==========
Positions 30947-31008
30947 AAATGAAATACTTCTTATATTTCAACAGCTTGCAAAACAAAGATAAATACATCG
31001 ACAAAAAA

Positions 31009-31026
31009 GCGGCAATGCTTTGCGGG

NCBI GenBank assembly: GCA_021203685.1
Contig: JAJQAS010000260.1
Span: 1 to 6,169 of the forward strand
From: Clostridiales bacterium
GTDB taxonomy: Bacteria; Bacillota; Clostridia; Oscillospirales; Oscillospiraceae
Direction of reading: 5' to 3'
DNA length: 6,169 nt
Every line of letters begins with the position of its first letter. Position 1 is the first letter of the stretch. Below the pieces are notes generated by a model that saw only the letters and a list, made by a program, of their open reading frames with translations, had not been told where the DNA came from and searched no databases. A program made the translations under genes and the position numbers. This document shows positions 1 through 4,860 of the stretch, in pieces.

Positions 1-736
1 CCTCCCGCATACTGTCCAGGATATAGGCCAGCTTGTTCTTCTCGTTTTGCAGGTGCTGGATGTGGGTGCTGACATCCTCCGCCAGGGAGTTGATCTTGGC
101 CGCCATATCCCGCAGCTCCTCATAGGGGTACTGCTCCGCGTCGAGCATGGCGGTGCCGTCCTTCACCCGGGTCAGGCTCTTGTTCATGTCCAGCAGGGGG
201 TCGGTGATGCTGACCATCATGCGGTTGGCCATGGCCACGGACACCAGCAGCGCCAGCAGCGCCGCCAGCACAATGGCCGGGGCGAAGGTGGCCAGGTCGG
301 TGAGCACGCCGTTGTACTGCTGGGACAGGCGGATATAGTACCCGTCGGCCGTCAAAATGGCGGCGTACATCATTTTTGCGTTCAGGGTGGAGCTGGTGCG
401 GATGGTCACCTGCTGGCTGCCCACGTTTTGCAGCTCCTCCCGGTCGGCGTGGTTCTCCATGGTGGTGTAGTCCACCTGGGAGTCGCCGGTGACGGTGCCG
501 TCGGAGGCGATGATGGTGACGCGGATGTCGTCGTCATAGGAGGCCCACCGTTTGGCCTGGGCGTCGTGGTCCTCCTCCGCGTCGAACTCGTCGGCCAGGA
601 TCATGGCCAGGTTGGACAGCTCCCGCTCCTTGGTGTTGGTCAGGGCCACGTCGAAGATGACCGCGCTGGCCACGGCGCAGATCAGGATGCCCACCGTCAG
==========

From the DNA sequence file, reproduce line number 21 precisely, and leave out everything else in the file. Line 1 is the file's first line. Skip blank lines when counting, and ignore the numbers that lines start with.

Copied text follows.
601 TCATGGCCAGGTTGGACAGCTCCCGCTCCTTGGTGTTGGTCAGGGCCACGTCGAAGATGACCGCGCTGGCCACGGCGCAGATCAGGATGCCCACCGTCAG